Absent rational principles, virtually any issue can be confusing. Absent rational principles, it can be almost impossible to identify a connection between events. Absent rational principles, we get editorials like that in Tuesday's Chronicle. Subtitled "The State Board of Education is still politicizing our children's textbooks," the editorial seems surprised that political considerations are a part of a government agency.
The paper's dismay results from refusing to recognize the essential nature of the board. Government is an agency of force, and the State Board of Education is no exception. Its edicts are imposed upon public schools, teachers, and parents by force. That competing interests want to control the use of that force for their own ends should not be surprising. Indeed, it should be expected.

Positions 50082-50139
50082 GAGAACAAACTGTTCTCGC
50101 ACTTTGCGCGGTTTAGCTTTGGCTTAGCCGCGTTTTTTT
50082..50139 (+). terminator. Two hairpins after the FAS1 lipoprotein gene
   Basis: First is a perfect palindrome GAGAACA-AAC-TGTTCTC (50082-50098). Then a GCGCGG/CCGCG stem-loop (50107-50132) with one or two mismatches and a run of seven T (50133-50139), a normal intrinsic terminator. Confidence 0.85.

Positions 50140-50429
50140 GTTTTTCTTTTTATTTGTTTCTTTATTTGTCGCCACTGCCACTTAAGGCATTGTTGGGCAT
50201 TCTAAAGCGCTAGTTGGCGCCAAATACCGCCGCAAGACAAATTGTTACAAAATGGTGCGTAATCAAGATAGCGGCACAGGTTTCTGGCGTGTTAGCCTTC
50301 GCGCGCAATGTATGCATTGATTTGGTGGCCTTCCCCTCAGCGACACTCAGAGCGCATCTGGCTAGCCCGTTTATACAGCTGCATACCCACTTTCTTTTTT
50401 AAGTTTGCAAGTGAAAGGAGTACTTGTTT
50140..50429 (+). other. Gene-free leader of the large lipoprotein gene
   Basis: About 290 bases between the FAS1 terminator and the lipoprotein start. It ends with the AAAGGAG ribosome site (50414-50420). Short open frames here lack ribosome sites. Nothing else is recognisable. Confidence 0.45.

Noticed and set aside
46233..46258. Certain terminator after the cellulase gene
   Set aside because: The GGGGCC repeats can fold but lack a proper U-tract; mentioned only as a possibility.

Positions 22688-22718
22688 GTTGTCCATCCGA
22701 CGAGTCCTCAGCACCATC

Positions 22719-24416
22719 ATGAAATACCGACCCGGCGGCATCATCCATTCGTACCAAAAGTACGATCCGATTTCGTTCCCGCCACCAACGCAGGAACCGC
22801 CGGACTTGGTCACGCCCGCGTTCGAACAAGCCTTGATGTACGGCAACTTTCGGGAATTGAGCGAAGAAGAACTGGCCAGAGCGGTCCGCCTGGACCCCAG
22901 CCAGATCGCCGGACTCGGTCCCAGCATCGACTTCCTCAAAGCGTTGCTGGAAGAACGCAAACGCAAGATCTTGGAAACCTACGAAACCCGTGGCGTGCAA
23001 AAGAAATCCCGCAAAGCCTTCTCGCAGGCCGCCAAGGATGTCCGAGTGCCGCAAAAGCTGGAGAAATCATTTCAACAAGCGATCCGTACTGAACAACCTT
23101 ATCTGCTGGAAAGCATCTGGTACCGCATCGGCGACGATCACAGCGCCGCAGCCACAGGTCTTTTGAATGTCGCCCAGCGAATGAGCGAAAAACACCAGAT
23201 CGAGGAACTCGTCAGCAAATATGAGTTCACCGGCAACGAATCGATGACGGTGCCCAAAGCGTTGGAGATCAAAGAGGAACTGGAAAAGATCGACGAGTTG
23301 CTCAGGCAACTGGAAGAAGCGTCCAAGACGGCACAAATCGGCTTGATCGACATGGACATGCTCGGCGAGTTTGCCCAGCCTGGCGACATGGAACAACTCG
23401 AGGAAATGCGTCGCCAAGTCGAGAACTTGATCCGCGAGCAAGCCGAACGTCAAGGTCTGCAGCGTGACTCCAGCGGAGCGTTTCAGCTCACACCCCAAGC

As with other issues, such as Metro, the Chronicle wants us to believe that the problem is not an improper government agency, but rather those in charge. If only board members put aside their personal views and did what is best for the state's public school students, such issues would not even be raised. That simply isn't going to happen when so much political power is at stake.
If the Chronicle wants to see politics taken out of education, then it should advocate for government to get out of education. Politics and government are inseparable, a fact that continues to escape the paper's editorial writers. And that is precisely what we should expect from those who reject rational principles.